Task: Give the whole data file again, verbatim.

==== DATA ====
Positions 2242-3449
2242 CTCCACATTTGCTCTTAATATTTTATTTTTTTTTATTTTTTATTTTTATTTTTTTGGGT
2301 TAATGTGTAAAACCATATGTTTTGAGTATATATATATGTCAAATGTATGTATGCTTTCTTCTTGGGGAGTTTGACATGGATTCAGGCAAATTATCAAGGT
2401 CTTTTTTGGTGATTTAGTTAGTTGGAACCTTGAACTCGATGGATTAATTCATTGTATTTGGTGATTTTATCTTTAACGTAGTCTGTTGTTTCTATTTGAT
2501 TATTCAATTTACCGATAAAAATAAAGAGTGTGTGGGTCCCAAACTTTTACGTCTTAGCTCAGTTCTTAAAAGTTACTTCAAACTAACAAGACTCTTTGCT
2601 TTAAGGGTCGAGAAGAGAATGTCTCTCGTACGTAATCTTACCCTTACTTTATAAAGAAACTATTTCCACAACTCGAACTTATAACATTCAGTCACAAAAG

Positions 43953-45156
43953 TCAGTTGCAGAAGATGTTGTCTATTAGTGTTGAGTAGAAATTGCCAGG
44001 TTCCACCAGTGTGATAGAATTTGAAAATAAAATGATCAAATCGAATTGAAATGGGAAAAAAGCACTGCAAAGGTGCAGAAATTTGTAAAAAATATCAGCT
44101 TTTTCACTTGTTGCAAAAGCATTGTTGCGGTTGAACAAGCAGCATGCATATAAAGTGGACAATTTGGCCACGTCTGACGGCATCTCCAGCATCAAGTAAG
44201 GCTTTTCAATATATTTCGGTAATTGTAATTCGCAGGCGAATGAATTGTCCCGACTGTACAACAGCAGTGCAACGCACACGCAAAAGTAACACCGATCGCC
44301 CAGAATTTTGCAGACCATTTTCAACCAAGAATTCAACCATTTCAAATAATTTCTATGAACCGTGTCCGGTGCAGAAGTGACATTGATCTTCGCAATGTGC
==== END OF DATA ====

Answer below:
Positions 2242-3449
2242 CTCCACATTTGCTCTTAATATTTTATTTTTTTTTATTTTTTATTTTTATTTTTTTGGGT
2301 TAATGTGTAAAACCATATGTTTTGAGTATATATATATGTCAAATGTATGTATGCTTTCTTCTTGGGGAGTTTGACATGGATTCAGGCAAATTATCAAGGT
2401 CTTTTTTGGTGATTTAGTTAGTTGGAACCTTGAACTCGATGGATTAATTCATTGTATTTGGTGATTTTATCTTTAACGTAGTCTGTTGTTTCTATTTGAT
2501 TATTCAATTTACCGATAAAAATAAAGAGTGTGTGGGTCCCAAACTTTTACGTCTTAGCTCAGTTCTTAAAAGTTACTTCAAACTAACAAGACTCTTTGCT
2601 TTAAGGGTCGAGAAGAGAATGTCTCTCGTACGTAATCTTACCCTTACTTTATAAAGAAACTATTTCCACAACTCGAACTTATAACATTCAGTCACAAAAG

Positions 43953-45156
43953 TCAGTTGCAGAAGATGTTGTCTATTAGTGTTGAGTAGAAATTGCCAGG
44001 TTCCACCAGTGTGATAGAATTTGAAAATAAAATGATCAAATCGAATTGAAATGGGAAAAAAGCACTGCAAAGGTGCAGAAATTTGTAAAAAATATCAGCT
44101 TTTTCACTTGTTGCAAAAGCATTGTTGCGGTTGAACAAGCAGCATGCATATAAAGTGGACAATTTGGCCACGTCTGACGGCATCTCCAGCATCAAGTAAG
44201 GCTTTTCAATATATTTCGGTAATTGTAATTCGCAGGCGAATGAATTGTCCCGACTGTACAACAGCAGTGCAACGCACACGCAAAAGTAACACCGATCGCC
44301 CAGAATTTTGCAGACCATTTTCAACCAAGAATTCAACCATTTCAAATAATTTCTATGAACCGTGTCCGGTGCAGAAGTGACATTGATCTTCGCAATGTGC